Another view of the new 20th Street
To the Editor:
I was surprised to read the letter describing chaos and danger on 20th Street due to the street redesign (“You don’t have to drive to hate 20th Street,” T&V, Jan. 17). I’ve never witnessed any of this. But if you are interested in street chaos, I recommend the intersection of 14th St and 1st Ave. There you can witness hundreds, perhaps thousands of pedestrians an hour, in crosswalks, dodging aggressive drivers. Personally I’ve witnessed two people get hit (one pedestrian, one bicyclist, fortunately no serious injuries).
On 20th Street, I see a street redesign, which citywide, will prioritize public space for pedestrians, bicyclists and mass transit riders. I support bike lanes, bus lanes, expanded pedestrian space and light rail in this city.
Try this: dare to look at our streets with fresh eyes. Look at the cars passing on First Ave. See how many TLC license plates pass by. Stunning. Second, count how many cars, including the “For Hire” vehicles, which have only one person, the driver, in the car. Think about the public space, our streets, filled with this inefficient and dangerous form of transportation for so many individuals in individual cars. Then, look around and see how much space is devoted to parked cars.
Does this make sense? The majority of New Yorkers do not own cars. Yet our streets are filled with cars. Imagine dragging your sofa outside and parking it on the sidewalk for only your use. Of course this is ridiculous – the sidewalks are public space. So are the streets – now take another look at the public space filled with parked cars.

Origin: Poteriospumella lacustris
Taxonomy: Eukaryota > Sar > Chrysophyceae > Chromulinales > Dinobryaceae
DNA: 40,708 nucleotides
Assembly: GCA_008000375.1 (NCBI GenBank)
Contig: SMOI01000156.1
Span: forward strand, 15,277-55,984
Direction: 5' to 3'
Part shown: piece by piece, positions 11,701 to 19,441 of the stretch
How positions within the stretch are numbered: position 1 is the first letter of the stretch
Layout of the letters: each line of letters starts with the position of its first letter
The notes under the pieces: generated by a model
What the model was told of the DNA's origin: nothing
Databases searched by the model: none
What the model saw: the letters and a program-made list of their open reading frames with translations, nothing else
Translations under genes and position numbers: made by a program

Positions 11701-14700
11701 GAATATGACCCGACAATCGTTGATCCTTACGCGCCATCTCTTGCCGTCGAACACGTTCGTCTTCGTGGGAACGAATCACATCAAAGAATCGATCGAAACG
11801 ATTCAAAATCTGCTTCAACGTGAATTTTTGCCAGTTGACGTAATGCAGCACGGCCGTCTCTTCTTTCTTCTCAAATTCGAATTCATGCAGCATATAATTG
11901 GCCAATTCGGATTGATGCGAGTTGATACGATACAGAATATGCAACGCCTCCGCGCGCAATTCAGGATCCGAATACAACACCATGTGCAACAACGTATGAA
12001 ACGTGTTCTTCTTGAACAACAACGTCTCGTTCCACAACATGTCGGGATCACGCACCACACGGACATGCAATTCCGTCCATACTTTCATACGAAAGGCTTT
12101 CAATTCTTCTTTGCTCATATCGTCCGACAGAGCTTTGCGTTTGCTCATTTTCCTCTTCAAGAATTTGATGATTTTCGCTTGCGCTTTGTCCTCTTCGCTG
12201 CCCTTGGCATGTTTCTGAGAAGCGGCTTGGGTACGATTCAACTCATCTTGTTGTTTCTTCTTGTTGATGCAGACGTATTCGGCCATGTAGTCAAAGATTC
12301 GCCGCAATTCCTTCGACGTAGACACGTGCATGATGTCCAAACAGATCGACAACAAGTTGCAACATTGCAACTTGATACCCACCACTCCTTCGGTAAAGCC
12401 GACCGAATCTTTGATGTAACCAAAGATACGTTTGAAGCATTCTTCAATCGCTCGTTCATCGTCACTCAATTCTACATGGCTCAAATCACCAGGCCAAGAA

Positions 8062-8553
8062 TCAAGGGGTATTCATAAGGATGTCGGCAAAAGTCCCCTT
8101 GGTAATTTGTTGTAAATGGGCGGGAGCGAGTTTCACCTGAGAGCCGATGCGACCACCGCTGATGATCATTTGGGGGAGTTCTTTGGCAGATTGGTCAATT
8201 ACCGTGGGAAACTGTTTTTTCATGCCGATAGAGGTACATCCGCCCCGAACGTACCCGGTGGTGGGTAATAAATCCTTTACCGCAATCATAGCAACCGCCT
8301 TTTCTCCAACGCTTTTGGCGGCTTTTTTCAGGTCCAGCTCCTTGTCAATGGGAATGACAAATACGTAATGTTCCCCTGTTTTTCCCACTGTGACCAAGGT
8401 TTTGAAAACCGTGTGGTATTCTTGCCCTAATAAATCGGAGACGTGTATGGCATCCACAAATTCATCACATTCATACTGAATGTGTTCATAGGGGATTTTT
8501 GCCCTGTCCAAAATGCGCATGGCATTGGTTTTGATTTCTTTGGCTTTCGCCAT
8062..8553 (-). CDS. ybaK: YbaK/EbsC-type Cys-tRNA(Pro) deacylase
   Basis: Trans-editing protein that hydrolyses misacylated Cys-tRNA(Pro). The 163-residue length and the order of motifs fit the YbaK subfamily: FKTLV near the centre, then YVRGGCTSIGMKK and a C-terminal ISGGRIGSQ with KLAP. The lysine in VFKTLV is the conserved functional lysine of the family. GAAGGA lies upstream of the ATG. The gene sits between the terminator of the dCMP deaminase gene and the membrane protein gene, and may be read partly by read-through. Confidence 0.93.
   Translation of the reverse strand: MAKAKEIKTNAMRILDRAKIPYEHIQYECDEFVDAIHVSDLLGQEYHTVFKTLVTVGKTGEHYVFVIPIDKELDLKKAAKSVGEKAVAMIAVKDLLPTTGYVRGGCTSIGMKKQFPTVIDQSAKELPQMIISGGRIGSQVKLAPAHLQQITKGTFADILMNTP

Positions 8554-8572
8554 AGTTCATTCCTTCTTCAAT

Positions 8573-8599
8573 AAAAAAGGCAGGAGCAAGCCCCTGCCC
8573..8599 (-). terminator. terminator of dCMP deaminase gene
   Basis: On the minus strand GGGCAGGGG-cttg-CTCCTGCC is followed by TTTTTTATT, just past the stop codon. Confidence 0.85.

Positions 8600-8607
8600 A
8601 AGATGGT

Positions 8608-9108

Public space in this city should be redesigned for all people. Cars are the most wasteful, inefficient form of transportation in this city. Think about street safety. Think about pollution. Think about making a beautiful, safe and healthier city.
Let’s prioritize mass transportation, such as light rail for our busy streets. Let’s make bike paths safe for all bicyclists: 8-year-olds to 88-year-olds. Making a better city takes vision.
Mary Garvey, ST
Get a load of this (or many loads)
In response to Billy Sternberg’s letter (“This price hike won’t wash,” T&V, Jan. 24) about the price increase, in my building I suspect the increases went into effect on New Year’s Day. I did wash on 1/3, 1/11, 1/18 and today 1/25, for all of which the washer was $3 (up from $2.90) and the dryer $2.15 (from $2.10).
Our COLAs can’t keep up!
Ed Frumkin, ST